Equine leukoencephalomalacia (ELEM), also known as equine mycotoxic encephalomalacia or moldy corn poisoning, is a devastating neurologic disease of horses caused by eating feed or hay contaminated with fumonisin mycotoxins. Fumonisins are produced by 3 species of Fusarium: F. proliferatum, F.verticillioides (formerly F. moniliforme), and F. subglutinans. There are many different types of fumonisins, however the two of most significance include fumonisins B1 and B2. Although many animals and humans are also affected by fumonisin contamination in food, horses are the most sensitive species to fumonisin intoxication, and only have to ingest a small amount to begin showing clinical signs of neurological damage.
ELEM can present in horses in two different forms, which can be neurotoxic and/or hepatotoxic. Usually the neurotoxic form is associated with chronic ingestion of low FB1s and the hepatotoxic form with acute, high-dose exposure. The neurotoxic form is more commonly seen in horses.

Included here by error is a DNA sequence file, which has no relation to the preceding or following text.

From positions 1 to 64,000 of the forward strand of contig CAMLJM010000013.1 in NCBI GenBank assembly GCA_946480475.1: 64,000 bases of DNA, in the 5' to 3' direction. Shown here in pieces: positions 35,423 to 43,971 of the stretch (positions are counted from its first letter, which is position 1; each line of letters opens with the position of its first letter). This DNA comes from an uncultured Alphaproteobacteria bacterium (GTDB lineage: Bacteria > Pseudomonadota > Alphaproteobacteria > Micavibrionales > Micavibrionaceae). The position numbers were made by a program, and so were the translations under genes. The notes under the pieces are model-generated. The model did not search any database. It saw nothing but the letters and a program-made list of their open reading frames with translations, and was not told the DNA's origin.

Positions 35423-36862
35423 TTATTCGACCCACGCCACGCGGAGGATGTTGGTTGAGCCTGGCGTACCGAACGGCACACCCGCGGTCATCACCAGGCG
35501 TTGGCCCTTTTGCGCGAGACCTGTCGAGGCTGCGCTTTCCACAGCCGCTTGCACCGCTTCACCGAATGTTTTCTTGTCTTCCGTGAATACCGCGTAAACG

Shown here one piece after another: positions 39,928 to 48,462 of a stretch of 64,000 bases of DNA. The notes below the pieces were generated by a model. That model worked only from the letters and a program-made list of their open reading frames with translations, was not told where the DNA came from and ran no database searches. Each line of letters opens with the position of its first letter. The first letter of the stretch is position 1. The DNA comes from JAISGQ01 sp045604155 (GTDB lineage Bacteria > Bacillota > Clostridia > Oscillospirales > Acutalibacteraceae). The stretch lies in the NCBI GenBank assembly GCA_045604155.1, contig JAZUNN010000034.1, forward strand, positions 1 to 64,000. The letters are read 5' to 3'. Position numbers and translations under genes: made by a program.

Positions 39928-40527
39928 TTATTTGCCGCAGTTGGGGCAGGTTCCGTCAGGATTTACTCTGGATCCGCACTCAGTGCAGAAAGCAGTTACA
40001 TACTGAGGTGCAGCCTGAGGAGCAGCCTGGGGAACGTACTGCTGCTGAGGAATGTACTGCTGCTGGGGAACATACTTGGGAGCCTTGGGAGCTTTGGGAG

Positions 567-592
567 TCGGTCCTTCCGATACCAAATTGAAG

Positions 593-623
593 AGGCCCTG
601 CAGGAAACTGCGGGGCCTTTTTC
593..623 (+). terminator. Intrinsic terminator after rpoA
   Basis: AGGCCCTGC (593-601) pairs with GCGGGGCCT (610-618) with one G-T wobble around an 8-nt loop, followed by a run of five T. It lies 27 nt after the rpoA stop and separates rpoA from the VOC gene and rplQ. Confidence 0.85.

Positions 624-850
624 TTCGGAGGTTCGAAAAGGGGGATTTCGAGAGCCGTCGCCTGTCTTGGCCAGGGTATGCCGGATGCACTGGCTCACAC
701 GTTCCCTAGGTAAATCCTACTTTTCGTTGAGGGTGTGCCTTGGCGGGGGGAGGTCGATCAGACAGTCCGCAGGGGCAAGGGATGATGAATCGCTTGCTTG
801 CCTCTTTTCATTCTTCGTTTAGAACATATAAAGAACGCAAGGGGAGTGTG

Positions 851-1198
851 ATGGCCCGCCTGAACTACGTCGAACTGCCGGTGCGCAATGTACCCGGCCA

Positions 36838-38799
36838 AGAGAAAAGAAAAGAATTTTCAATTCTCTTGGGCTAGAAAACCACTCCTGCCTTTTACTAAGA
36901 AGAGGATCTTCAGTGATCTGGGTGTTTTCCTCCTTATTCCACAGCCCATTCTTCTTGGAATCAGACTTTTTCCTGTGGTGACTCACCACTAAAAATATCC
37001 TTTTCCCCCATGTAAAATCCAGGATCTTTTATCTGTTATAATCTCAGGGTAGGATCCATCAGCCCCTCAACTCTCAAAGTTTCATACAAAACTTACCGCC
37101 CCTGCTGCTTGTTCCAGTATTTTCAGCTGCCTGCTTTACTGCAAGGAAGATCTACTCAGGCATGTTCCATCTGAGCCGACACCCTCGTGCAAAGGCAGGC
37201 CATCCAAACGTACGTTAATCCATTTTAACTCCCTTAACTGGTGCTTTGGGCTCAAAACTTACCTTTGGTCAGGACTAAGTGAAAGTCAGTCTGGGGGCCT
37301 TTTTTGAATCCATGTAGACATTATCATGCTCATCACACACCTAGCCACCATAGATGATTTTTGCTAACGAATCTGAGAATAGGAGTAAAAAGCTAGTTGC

The Food and Drug Administration (FDA) in the United States and the European Union Commission have established regulatory limits for the amount of fumonisins that can be present in feeds, corn, and corn byproducts intended for horses; with a maximum of 5 ppm, with the stipulation that the contaminated feed will not constitute more than 20 percent of the horse's diet. Onset of ELEM can occur as early as 7 days after a change in a horse's diet, but usually it takes 14-21 days until clinical signs appear.
ELEM is difficult to diagnose in horses, which delays treatment and leads to increased fatalities. Usually multiple horses are affected---those consuming the same batch of feed. Horses affected by ELEM die suddenly, with or without the occurrence of clinical signs. When clinical signs do occur, the most common are lost of appetite, lethargy, hypersensitivity and agitation, sweating, muscle fasciculation and weakness, hypermetria, staggering, circling, inability to swallow, blindness, dilated pupils, absence of a pupillary light reflex, head pressing, and tonic-clonic seizures.